Within the last year I have written a great deal about cities and the historic buildings they should be obligated to see maintained. Many cities cannot, will not, or do not want to penalize or fine the industrial and commercial property owners who fail to maintain the buildings within their care. Often what happens is that these neglected buildings are then demolished because they are supposedly beyond repair or structurally unsound.
It should be noted that buildings are rarely too far gone, even when roofs are missing and the “elements” have begun to reek havoc, and that often these very buildings are “structurally sound.”
Architect and longtime preservationist Howard Decker recently stated, “Just for the record, as an architect with a lifetime of reusing historic structures… buildings [are rarely] too far gone to be recycled. I believe that this very website (www.rochestersubway.com) has run a series of images showing buildings in worse condition that have been repurposed… Be careful not to administer the last rites until the patient has actually expired.”
Eventually, however, property owners use the perceived “dilapidated” state of their properties as a means to secure demolition from the municipality.
Some notable property struggles in which building owners argued with a great amount of obfuscation and subterfuge that the buildings were “too far gone” include: Cataract Brewery (demolished) in Rochester, which is well-documented; Otisca Brewery buildings in Syracuse (demolished); and the recently demolished Bethlehem Steel North Office Building in Lackawanna.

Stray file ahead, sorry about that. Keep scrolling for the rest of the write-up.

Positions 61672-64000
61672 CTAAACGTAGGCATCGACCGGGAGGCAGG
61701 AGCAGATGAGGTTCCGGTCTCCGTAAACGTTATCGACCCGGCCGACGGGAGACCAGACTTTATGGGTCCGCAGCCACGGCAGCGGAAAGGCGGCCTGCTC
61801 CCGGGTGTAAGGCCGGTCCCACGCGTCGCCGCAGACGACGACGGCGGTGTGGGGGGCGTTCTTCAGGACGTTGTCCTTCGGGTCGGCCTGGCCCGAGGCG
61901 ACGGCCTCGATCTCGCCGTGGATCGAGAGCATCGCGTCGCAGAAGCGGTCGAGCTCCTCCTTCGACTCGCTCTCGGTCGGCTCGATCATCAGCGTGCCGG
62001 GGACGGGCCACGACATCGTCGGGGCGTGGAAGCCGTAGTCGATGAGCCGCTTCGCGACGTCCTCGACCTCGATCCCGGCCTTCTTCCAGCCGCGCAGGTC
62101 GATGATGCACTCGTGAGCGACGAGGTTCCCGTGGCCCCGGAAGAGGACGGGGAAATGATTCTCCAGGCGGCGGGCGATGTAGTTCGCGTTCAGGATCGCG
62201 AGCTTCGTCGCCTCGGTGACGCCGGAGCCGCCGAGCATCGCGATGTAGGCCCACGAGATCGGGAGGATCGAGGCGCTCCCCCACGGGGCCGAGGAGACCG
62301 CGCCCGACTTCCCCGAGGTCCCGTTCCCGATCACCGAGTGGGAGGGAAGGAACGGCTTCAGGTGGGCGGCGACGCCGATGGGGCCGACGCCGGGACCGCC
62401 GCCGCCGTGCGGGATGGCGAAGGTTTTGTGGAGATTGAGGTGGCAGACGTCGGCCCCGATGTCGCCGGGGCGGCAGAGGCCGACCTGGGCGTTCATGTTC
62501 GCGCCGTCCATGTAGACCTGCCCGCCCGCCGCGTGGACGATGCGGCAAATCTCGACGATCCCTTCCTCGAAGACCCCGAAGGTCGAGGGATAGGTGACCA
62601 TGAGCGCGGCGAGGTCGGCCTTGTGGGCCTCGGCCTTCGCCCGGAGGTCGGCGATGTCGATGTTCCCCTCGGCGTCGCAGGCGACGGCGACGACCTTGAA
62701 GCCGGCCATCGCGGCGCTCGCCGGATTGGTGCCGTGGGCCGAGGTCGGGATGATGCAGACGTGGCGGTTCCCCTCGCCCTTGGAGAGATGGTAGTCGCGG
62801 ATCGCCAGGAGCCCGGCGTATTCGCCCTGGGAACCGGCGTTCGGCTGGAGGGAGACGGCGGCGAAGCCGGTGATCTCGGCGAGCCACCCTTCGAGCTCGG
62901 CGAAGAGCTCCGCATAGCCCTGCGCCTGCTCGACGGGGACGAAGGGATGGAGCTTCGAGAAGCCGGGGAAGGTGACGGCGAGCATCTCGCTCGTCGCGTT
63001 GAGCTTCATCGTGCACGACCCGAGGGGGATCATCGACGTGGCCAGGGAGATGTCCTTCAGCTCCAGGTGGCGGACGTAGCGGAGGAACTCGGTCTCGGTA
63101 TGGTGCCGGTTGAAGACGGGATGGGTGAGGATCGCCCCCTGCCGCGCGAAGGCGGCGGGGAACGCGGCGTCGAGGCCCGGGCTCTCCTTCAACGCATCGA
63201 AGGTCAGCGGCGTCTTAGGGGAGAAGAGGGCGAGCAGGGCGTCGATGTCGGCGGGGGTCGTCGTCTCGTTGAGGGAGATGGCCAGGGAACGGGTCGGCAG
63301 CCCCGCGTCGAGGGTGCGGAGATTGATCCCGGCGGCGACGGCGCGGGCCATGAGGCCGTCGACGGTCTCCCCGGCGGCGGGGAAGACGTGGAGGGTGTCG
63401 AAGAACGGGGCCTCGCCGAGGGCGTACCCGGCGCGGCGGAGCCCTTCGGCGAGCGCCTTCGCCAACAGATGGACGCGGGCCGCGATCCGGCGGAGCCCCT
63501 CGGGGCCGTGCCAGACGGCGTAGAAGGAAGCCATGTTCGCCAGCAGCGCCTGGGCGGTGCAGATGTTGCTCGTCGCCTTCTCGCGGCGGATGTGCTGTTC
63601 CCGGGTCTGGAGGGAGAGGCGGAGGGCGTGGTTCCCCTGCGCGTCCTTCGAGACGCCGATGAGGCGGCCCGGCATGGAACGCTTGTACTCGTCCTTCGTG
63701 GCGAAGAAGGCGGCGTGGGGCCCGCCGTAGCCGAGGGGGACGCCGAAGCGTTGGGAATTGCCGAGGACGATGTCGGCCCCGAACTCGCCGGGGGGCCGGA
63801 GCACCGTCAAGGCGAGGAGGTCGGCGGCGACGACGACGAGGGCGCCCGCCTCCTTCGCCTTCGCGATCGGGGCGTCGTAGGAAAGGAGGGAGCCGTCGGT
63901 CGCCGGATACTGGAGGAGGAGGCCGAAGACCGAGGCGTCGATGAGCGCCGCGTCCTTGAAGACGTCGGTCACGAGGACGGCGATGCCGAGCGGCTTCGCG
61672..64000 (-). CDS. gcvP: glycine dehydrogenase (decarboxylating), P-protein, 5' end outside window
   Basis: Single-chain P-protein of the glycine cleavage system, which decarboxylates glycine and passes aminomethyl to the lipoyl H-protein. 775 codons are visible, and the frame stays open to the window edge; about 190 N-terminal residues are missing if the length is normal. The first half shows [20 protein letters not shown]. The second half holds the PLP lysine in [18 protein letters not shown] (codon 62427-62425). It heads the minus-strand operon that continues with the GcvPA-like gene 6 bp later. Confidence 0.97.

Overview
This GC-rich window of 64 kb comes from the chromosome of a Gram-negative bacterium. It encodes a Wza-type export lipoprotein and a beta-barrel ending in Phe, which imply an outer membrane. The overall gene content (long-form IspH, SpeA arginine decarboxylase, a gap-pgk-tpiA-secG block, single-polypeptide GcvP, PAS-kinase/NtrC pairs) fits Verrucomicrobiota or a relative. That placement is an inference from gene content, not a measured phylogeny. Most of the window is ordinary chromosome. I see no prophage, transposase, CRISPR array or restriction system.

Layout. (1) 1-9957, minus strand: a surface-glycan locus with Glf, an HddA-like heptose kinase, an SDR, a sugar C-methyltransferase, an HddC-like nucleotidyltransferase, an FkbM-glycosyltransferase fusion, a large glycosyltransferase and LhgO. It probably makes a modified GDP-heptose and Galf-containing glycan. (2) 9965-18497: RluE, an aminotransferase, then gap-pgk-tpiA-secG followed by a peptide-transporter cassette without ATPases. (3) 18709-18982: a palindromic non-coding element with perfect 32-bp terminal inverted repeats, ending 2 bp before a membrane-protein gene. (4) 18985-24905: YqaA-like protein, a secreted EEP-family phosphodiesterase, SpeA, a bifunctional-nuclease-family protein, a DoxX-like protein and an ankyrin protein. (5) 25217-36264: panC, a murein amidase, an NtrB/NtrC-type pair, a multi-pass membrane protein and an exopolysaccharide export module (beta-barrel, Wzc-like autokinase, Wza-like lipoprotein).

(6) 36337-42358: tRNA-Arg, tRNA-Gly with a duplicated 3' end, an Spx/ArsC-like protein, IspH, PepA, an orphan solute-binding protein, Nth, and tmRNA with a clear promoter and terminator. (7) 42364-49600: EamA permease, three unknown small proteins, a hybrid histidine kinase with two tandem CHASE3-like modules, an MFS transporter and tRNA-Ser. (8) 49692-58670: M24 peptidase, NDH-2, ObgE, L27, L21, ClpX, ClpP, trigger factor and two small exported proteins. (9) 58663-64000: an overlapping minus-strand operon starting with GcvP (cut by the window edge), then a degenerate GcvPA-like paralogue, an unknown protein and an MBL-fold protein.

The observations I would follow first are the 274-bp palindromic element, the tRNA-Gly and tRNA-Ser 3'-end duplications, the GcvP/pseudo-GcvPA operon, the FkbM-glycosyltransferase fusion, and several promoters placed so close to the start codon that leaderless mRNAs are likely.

The latest addition to the list of neglected buildings that will likely be demolished is the Erie Canal-era Brennan Motor Complex in Syracuse. See the fascinating story and video here and comments here and architectural history here (includes photographs). The Brennan Motor Complex is eligible for designation as a Protected Site in Syracuse, as well as listing on the State and National Registers. Certainly all buildings are ready for conversion.
Perhaps it is time that someone develop an app for the preservation community to use in the fight against property owners who neglect historic buildings.
The historic Westminster Presbyterian Church, on West Main Street in Rochester may join the list of demolished neglected landmarks this week. The Rochester Zoning Board will decide the fate of 660 West Main Street after a public hearing this Thursday (tomorrow), 12:00pm/noon at City Hall external link room 302A.
If you would like to speak at this hearing please call (585) 428-6526 ahead of the meeting ensure your spot.
If you can’t make the meeting, written comments may be submitted by July 16th, 2014 via email to Jill.Symonds@CityofRochester.gov.
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Tags: Bethlehem Steel, Brennan Motor Complex, Cataract Brewery, historic preservation, Howard Decker, Iola Tuberculosis Sanatorium, Joel Helfrich, Lackawanna, Otisca Brewery, Rochester, Rochester landmark, Syracuse, Westminster Presbyterian Church
This entry was posted on Wednesday, July 16th, 2014 at 7:58 am and is filed under Opinion, Reader Submitted Stories, Rochester History, Urban Development. You can follow any responses to this entry through the RSS 2.0 feed. You can skip to the end and leave a response. Pinging is currently not allowed.